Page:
How America helped liberate Holland
America helped play a key role in the liberation of Holland from September 1944 to April 1945, starting in Mesch in the Dutch province of Limburg, then fighting through Noord-Brabant and Gelderland. Thousands of American soldiers gave their lives to break a German defence fuelled heavy artillery and the desperation of what defeat might bring. Follow their Liberation Route.
- Read more about the battles that led to Allied victory in Holland.
- Discover more about the only American military cemetery in the Netherlands.
- Follow the Liberation Route to retrace the steps of the American troops who helped liberate Holland.
American troops arrive to help liberate Holland
After one of the hottest summers they had ever experienced, exhausted by the heat and four years of Nazi control, a group of Dutch farmers are working in the vivid green fields and orchards adjoining the Dutch village of Mesch. They hear a strange noise, and before they know it are surrounded by soldiers. Before they can react, one of the uniformed men, with a cigarette hanging from his mouth and a grin flashing across his face for the first time in days, calls out to them: “you are liberated,” he says, “the Allies are here!” These soldiers are from the US Army’s 30th Infantry Division, and this is the beginning of America’s support in freeing Holland from the clutches of Nazi control.
Operation Market Garden
America’s involvement in Holland’s liberation was invaluable. Just five days after US troops had entered Mesch in the south of the province of Limburg, American soldiers were also being dropped behind enemy lines as part of Operation Market Garden in Gelderland and North-Brabant. One of the biggest airborne attacks ever made, it aimed to break through to Germany from the Netherlands by capturing strategic Dutch bridges, including two which crossed the River Waal near Nijmegen. Under the leadership of General James Gavin, US paratroops from the 82nd Airborne Division landed near the village of Groesbeek on Sunday, 17 September 1944. Three days later, under heavy fire from a German defence that had been strengthened with reinforcements, a plan was made to attack the bridges from both sides at the same time, which meant that troops had to cross the river by boat. They crossed the Waal under fierce fire, managing to reach the north bank and hold on to it. From there they secured the bridges and helped liberate the city of Nijmegen. During the operation, half of the 82nd Airborne Division’s 260 soldiers had been killed or injured. To make matters worse, the Allies were defeated in their attempt to secure the last bridge over the Rhine at the Battle of Arnhem and the operation failed.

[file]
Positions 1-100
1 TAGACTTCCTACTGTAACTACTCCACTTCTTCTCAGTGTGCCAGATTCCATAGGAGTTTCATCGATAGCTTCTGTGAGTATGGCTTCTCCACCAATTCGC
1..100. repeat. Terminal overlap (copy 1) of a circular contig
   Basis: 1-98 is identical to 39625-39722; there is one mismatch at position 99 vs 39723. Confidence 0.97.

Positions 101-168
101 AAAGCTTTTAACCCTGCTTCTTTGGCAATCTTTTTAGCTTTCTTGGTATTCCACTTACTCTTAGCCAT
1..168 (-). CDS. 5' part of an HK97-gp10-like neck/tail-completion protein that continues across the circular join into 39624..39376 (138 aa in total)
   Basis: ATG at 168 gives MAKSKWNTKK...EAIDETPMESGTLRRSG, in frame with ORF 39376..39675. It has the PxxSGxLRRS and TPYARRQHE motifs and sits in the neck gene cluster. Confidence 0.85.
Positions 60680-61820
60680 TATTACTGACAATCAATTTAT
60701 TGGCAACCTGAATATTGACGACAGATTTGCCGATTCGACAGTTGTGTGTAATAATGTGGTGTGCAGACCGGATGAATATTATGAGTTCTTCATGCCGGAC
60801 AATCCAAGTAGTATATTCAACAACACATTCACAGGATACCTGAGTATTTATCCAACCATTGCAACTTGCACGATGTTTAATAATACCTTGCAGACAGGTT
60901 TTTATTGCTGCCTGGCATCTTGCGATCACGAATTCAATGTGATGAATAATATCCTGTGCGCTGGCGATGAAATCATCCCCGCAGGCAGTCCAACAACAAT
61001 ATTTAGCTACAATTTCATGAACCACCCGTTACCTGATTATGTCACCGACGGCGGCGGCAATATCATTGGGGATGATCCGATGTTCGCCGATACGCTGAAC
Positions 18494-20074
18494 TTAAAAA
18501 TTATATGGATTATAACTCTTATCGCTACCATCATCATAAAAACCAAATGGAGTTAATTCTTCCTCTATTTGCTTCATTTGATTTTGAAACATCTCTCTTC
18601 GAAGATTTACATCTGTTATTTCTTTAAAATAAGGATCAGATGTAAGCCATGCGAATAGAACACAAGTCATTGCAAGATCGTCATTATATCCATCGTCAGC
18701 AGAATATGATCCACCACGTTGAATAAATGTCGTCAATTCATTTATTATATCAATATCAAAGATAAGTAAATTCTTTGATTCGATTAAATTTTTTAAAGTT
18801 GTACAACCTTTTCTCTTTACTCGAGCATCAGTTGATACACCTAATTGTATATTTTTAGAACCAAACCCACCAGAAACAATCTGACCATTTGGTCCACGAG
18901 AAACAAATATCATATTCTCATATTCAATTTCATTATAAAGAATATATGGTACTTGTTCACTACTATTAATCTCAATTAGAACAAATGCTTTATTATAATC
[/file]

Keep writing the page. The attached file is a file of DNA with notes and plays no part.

The liberation of Brabant and the Battle of Overloon
Though Operation Market Garden was unsuccessful, US troops had managed to liberate a corridor of land which stretched from Belgium to Nijmegen via Eindhoven, eventually paving the way for the liberation of the rest of the province of Noord-Brabant. One battle which helped secure this corridor was the Battle of Overloon, which began with an assault by the Sherman tanks of the 7th American Armoured division on 30 September 1944. It ended more than two weeks later after some of the fiercest fighting witnessed during WWII when the Allies finally liberated the Dutch city of Venray. Around the same time that the battle ended, the American 104th division 'Timberwolves' joined an Allied force which attacked west and central Brabant, helping to liberate the province in early November.
The monotony of war
Months of intense fighting followed this victory, with little ground given on either side. The Germans could see they were losing the war, but this only made them more desperate. Securing the Rhine remained an unattainable goal for the Allied army. The fighting in Holland subsided, and the monotony of war took over the terror, with soldiers on the front mostly battling the intense cold of a winter which was as unforgiving as the enemy.
German surrender and the liberation of Limburg
On 8 February 1945, British-Canadian troops launched Operation Veritable. The American forces’ Operation Grenade was planned to start simultaneously, bringing the Allies to the Rhine in a pincer movement. Unfortunately, the Germans had flooded the River Rur, preventing the commencement of Operation Grenade. A turning point came on 23 February 1945, when the water level of the River Rur fell far enough for the Americans to cross, beginning the delayed action. After taking Roermond and Venlo, on 3 March the Americans met English troops in Geldern, Germany. Defeated, the Germans still in Limburg surrendered. The liberation of the province, which began on 12 September 1944, was finally complete. The US troops moved into Germany, having played a major part in unshackling Holland from one of history’s most oppressive regimes.
Visit the American War Cemetery and Memorial
Today, people from Holland and all around the world still arrive bearing Remembrance Day bouquets and wreaths to lay among the 8,301 headstones at the American Military Cemetery in Margraten, paying honour to people that played an instrumental part in securing the freedom they enjoy to this day. A further 1,722 names are inscribed on the Walls of the Missing. ‘The Faces of Margraten’ is an ongoing project to collect personal photographs and put 10,023 faces to the 10,023 names of the fallen.
Editors' tip: You will find the 'Faces of Margraten' and an annual Liberation Concert at Margraten cemetery!
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